Maurice Ravel L'Enfant Et Les Sortileges Review

Released 2009.  

BBC Review

Quite wonderful.

Charlotte Gardner 2009

Simon Rattle says it's been a particular joy to bring Ravel's music to the Berlin Philharmonic, and this disc is a joy for the listener too. Ravel's Gallic whimsy sits enchantingly well in their sound.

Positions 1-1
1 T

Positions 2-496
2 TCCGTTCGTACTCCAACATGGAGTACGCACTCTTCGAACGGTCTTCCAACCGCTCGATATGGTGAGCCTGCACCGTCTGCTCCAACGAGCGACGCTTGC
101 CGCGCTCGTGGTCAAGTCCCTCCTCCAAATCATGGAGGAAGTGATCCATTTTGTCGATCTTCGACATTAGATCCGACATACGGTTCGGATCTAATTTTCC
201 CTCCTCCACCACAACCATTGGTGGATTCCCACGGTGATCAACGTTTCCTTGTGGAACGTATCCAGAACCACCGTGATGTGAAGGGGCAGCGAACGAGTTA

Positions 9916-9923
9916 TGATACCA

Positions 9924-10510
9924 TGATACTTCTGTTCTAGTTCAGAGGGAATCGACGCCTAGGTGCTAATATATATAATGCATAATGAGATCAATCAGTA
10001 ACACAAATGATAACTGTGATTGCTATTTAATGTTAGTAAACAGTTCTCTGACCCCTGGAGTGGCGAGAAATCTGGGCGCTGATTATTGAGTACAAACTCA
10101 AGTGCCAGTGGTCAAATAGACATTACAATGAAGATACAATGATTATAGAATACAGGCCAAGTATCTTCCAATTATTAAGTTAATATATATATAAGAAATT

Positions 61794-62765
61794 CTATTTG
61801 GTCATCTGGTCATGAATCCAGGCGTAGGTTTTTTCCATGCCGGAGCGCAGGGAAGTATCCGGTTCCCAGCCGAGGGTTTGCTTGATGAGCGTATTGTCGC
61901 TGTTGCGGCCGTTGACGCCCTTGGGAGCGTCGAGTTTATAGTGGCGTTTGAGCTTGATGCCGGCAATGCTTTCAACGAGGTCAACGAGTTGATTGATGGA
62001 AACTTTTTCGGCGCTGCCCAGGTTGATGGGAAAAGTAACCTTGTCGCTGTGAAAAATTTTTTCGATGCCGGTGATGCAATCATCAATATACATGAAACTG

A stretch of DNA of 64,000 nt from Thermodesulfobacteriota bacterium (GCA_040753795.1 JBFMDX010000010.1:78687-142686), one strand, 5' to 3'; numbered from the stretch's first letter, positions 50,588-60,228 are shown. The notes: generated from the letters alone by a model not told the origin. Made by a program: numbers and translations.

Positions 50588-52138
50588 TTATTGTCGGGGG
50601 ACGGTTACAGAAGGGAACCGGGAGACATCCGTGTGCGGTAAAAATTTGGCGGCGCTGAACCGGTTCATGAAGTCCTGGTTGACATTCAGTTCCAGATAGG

L’Enfant et les Sortilèges is a one-act opera, set to a libretto by the French novelist Colette. It contains all the classic elements of fairytale: the inanimate springing to life, then fear and danger which are finally dissipated by love. A little boy, shut in his room by his mother, wreaks his fury on his furniture only for it, along with the plants and animals of the garden, to terrifyingly spring into life to object. Rattle has a long association with the opera, conducting it to great acclaim in Liverpool in 1974 as a nineteen year old, and then to great acclaim at Glyndebourne in 1987. Even without such a track record though, it would have taken a peculiar talent to turn out a dud performance for this disc, given the line-up of singers involved: Magdalena Kožená as the child heads up a cast including Nathalie Stutzmann, Sophie Koch, François le Roux and José van Dam. The score is typical Ravel, mixing elements such as ragtime, 18th-century dance, and soothing lushness. You’d expect the Berlin Phil to bring off the last of these with aplomb, but the ragtime of ''How's your mug'' has a jaunty irreverence, and the anger of the animals as they turn on the child is full of jagged, passionate fury. Kozena sings a vocally excellent and dramatically convincing Boy, whilst Koch and le Roux perform the meowed cats' duet to its feline best. Ma Mere L’Oye equally shimmers and sparkles in all the right places, but I’ll make no apology for particularly enjoying the slower movements, for it's here that the Berlin Phil's signature velvety richness produces that special musical X factor. Just listen to ''Le jardin féerique''. Their employment of rubato and a slower-than-average tempo produces a heady languor that sets Ravel’s magical garden firmly in the magical hour of blossom-scented dusk. Quite wonderful.

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